John’s view is that the sector needs to undergo even greater change to both business management and farming methodology if it is to increase returns and ride the current wave of economic uncertainty. For example, change needs to occur in the current share milking structure and, as a nation, we need to resolve access issues in USA and Japan and subsidy issues in Europe.
John also highlighted a requirement for increased communication between customers and their bank with customers needing to be more open to the reality of the environment, talking to their advisors and driving forward with more of a partnership approach. In my opinion and experience, I think that is true of all sectors in business and a message well worth reinforcing.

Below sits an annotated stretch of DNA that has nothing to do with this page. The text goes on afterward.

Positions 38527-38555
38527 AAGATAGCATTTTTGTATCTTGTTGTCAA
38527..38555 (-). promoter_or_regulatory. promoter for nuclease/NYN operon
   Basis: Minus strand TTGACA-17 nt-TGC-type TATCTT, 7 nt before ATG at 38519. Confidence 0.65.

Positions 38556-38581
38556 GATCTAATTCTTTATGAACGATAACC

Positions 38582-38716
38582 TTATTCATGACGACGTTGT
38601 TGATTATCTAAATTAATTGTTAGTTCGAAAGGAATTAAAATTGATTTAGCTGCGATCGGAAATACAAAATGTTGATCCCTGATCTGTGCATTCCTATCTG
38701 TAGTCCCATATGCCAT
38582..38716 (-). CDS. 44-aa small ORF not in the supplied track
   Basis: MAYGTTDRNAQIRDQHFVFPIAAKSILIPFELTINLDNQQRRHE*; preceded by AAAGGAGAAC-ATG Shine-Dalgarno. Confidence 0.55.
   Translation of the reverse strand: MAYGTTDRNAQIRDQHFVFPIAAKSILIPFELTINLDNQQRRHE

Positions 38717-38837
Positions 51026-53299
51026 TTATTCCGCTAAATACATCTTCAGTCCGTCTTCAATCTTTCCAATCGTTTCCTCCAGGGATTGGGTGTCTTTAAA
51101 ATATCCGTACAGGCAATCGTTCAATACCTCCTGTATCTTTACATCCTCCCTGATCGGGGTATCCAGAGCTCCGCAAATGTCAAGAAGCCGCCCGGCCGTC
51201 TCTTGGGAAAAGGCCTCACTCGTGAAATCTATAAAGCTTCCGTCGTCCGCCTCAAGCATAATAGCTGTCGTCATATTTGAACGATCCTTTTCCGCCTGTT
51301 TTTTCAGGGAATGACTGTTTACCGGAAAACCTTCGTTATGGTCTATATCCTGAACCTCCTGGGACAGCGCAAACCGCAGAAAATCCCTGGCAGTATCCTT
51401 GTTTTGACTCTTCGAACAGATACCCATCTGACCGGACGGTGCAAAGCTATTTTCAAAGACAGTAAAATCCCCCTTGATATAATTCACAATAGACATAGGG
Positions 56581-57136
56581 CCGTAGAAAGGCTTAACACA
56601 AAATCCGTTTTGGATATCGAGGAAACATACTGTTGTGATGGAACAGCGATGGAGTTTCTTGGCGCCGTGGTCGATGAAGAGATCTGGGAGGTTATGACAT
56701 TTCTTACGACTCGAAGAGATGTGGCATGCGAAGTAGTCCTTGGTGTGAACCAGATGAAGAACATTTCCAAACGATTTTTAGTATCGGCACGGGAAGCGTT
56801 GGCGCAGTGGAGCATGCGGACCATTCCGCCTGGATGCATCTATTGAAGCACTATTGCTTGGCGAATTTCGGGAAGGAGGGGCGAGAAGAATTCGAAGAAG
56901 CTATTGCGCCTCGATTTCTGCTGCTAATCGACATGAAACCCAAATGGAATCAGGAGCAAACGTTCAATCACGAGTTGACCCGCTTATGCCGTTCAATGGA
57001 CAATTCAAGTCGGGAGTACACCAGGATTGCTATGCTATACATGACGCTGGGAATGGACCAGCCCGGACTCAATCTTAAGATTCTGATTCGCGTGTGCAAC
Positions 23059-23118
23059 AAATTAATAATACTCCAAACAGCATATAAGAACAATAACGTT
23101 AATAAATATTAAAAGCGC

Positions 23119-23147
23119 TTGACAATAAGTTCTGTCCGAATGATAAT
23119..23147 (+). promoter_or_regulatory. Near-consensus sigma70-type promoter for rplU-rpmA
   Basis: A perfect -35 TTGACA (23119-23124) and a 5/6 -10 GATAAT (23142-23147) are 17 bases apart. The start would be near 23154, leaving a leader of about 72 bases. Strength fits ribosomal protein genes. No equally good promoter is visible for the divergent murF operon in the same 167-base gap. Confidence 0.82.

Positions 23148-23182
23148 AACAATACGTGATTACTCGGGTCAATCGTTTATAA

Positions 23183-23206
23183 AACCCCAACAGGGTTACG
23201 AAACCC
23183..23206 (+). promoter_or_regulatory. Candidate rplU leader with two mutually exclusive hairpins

The good news is that the banks will continue to support the sector but we were all left in no doubt that change is necessary and those that are more open in embracing that will have more success than a head in the sand approach towards new ways of operating.
This final point about the need to find new ways of operating was demonstrated so effectively by Trevor Burt in his presentation. He provided insight into the possibilities that can open up, if as a business, you take a fresh perspective and are prepared to turn tradition on its head. The sheep and beef sector hit the same wall that the dairy sector is now facing years ago, and Silver Fern Farms has bitten the bullet, embraced the requirement to do business in a new way and has a more secure and stable future ahead as a result.